As it is nearly lunchtime I take an early break and spend a long lunch chatting with other students in the centre as there are people at various stages and trades within the centre and I personally think it’s good to spend time talking with them also. After lunch I set about manufacturing the side flashing’s again this is quite complicated and takes several hours to make fit snugly, so even though I start to make the back gutter I don’t get far into it before it’s time to pack up for the day.
Got off to a bad start today and I don’t arrive at the centre until 10am this turns out not to be to much of a problem as our tutor has been taken ill in the night and won’t be back to work for several days we are now handed over to Robert whom I have been tutored before in weeks three and four.
So I get on with completing the back gutter this part is made with a combination of bossing and welding but by now I am really getting the hang of forming lead and have it finished very quickly and set about get all my parts installed on the low level chimney (in the rain) I was very pleased with the end result and Robert gave me a nice appraisal, there is just enough time before lunch to dismantle the installation.
During lunch I can feel the tension in the air as Wednesday is exam day starting straight after lunch as there are lots students we can’t all fit in at once so I have a little time to wait before I can get in to the exam room to do mine but I eventually get in at 2.30pm and start with my Electrical Supply and Earth Continuity exam which goes very well and I know I have done well even though I will have to wait for my results. However with my second exam Sheet Lead Weathering
Feeling tired this morning but all my practical assessments are complete and I just have my summaries to write up, this to me is the hardest part and I more than expect it to take all day in the centre because of the constant activity and people wanting to chat. But I like it that way as it forces you to take regular breaks which I find allows me to concentrate better during the time I am writing.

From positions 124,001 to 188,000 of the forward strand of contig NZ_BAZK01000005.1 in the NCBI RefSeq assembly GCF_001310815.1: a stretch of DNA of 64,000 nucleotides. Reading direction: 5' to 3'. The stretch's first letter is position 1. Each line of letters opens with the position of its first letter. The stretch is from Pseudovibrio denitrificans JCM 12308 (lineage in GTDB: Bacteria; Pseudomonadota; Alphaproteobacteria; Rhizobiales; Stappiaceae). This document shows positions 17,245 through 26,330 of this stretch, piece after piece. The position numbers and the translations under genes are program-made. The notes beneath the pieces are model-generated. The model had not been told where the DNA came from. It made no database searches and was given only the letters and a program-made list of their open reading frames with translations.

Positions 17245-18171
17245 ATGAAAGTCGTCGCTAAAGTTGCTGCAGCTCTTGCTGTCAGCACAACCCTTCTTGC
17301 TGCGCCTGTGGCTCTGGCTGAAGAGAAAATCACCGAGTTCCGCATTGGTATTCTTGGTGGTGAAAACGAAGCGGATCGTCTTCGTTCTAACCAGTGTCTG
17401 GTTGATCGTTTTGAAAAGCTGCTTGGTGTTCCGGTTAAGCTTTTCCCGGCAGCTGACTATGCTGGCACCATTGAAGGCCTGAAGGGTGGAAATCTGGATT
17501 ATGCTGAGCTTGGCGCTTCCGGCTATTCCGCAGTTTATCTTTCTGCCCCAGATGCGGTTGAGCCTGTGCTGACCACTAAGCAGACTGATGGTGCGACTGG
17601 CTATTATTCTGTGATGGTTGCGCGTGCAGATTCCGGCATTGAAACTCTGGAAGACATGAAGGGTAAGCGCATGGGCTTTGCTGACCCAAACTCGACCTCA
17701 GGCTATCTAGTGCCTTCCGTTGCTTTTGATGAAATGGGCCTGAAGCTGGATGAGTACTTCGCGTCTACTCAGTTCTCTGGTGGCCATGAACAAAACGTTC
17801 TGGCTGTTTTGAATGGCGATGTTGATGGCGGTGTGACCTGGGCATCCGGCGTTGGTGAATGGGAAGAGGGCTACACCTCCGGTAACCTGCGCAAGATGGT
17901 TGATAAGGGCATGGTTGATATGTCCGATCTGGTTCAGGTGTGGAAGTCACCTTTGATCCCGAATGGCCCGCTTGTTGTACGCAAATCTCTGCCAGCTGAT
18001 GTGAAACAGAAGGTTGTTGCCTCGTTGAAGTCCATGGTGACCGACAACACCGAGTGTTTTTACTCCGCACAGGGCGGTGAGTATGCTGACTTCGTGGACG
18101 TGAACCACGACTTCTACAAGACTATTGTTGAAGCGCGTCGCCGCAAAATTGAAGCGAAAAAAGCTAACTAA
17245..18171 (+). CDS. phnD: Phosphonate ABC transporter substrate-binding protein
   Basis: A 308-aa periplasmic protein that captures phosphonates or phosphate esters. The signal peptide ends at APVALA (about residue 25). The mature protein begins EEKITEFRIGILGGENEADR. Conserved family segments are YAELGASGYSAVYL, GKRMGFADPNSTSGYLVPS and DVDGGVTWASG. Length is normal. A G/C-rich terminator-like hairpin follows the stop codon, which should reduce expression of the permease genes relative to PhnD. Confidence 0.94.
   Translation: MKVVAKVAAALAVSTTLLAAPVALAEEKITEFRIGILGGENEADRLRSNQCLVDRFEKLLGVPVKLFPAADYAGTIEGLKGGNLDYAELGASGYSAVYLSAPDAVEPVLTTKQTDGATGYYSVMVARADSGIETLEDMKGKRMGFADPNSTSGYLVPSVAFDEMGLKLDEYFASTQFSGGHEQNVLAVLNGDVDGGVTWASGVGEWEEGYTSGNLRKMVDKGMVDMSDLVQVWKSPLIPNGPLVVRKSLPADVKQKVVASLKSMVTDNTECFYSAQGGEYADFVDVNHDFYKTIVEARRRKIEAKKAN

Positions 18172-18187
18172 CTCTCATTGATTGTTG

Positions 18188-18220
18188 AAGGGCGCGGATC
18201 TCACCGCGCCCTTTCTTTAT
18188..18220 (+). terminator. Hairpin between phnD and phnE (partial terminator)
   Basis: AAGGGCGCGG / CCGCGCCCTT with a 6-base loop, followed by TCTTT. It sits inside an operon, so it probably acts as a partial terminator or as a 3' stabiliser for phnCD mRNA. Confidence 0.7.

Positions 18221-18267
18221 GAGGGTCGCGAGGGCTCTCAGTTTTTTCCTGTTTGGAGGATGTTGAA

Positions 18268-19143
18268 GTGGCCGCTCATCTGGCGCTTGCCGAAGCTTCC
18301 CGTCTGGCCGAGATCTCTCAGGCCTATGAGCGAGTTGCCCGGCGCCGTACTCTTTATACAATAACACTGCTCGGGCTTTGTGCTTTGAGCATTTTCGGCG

Robert my tutor also spends some time with me one to one on sheet lead theory which was an excellent way to revise, as a home study course it is something I don’t really have access to other than down a phone line which is definitely not the same. Anyway I decide to leave early so I can get my photographs and write ups printed ready for tomorrow.
Last day all ready the week has gone very quick as always, I have my re-sit at 9am so I just sit chatting with the other students who also have re-sits, the time soon passes and I am in and out again in 20 minutes and I am pretty sure that it’s in the bag, so I spend some time with Robert reading through my summaries and he is not impressed and request me to expand them as they are not even half long enough and would be failed by the City & Guilds examiner.
We go through the rest of my portfolio and make sure everything is signed and up to date, and then I get the result of my exam (PASS). So knowing that I have lot of writing to do to expand my summaries I decide to get off home.
That’s it for my practical training diary for this week except to say that I have re-written my summaries before I wrote this diary and I am quite happy with them but we will have to wait until next week to see if Robert feels the same way.
Thanks for reading, Kind regards Cliff.
Want to read other practical training diaries by Cliff about his Train4TradeSkills Course? Then head over to Cliff’s Plumbing Blog at www.plumbing-student.blogspot.com
- Cliff’s Diary of his Train4TradeSkills Practical Training – Part 3 (train4tradeskills.wordpress.com)
- Cliff’s Diary of his Train4TradeSkills Practical Training – Week 4 (t4tshowtoguides.wordpress.com)